Research Fellow Feature: Jesus Frias

Published on Wed, 03/16/2022

Jesus Frias
The RNA Institute, University at Albany, New York, US

Jesus Frias is a fourth-year doctoral student in the Molecular, Cellular, Developmental, and Neural (MCDN) biology program in Dr. Andy Berglund’s Lab at the RNA Institute at the University at Albany, New York in the United States. As an undergraduate in Biology at the University at Albany, Frias was first introduced to gene expression, development of organisms, biochemical processes, and structure and function of biomolecules. As an undergraduate, he was part of Dr. Paolo Forni’s Lab, where he studied neuronal identity using the murine vomeronasal organ (VNO), a part of the olfactory system, as a model system. Based on previous work in the lab, they hypothesized that the transcription factor AP-2ε played a crucial role in the basal neurons of the VNO. His project consisted of characterizing the VNO of AP-2ε knockout (KO) mice to assess the hypothesis and found the expression of V2Rs was reduced in the KO, as expected, but the expression of select V1Rs increased, a result not previously observed. His experience conducting research as an undergraduate further motivated him to continue pursuing his interest in science and obtain a PhD degree.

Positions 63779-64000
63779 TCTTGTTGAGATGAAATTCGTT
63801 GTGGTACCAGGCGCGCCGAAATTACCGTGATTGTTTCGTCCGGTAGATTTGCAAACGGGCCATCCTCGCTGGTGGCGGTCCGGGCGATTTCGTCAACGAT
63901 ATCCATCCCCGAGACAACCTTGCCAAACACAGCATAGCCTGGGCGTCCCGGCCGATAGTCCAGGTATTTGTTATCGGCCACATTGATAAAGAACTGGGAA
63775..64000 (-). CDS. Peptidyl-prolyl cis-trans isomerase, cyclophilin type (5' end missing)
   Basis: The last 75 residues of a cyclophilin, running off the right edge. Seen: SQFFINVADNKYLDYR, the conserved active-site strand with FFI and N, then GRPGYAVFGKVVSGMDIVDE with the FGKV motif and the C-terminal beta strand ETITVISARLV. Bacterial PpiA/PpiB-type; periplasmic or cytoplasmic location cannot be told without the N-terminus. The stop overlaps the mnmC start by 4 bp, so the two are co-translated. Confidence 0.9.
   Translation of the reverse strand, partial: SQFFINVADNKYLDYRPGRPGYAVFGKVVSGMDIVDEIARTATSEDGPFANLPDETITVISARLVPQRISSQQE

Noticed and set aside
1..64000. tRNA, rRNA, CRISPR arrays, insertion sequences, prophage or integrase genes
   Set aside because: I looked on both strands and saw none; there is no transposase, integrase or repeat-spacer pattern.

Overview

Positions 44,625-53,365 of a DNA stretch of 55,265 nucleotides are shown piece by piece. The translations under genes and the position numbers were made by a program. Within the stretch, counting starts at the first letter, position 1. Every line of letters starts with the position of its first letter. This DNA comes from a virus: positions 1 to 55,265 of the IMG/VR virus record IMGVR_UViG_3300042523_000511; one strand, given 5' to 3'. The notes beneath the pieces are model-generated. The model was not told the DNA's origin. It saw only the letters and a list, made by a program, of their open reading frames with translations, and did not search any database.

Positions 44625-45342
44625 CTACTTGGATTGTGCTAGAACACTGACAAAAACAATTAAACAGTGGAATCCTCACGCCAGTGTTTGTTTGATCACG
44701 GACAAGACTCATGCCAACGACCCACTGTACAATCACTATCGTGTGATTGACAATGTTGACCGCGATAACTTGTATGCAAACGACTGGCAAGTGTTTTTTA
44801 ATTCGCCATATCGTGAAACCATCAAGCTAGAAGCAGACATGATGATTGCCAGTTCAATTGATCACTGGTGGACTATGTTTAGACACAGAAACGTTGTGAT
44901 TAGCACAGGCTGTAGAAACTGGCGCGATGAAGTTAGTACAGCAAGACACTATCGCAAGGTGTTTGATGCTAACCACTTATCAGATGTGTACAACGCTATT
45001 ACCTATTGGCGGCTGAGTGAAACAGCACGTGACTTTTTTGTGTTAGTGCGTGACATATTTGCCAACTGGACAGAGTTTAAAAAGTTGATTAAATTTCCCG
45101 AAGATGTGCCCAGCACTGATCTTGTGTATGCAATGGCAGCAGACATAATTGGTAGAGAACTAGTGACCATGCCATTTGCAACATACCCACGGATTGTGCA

With Dr. Andy Berglund as his thesis advisor, Frias is able to apply his interest in biology in the study of complex neurological diseases. His project with the Berglund Lab aims at probing the mechanism by which these small molecules of diamidines, previously identified by the Berglund Group as possible therapeutics for DM based on their ability to reduce toxic CUG transcripts and rescue AS events in different DM1 models, are acting on DM1. This information will aid understanding the pathogenesis of myotonic dystrophy and the identification or engineering of more efficient DM1 therapeutic small molecules. Frias’s career goal is to “study complex neurological diseases either in academia or as a scientist in a biotechnology company”. He believes “there is an urgent need of treatment for complex neurological diseases that address their root cause and a need for a deeper understanding of the molecular mechanisms of such diseases”.

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Published on March 16th, 2022.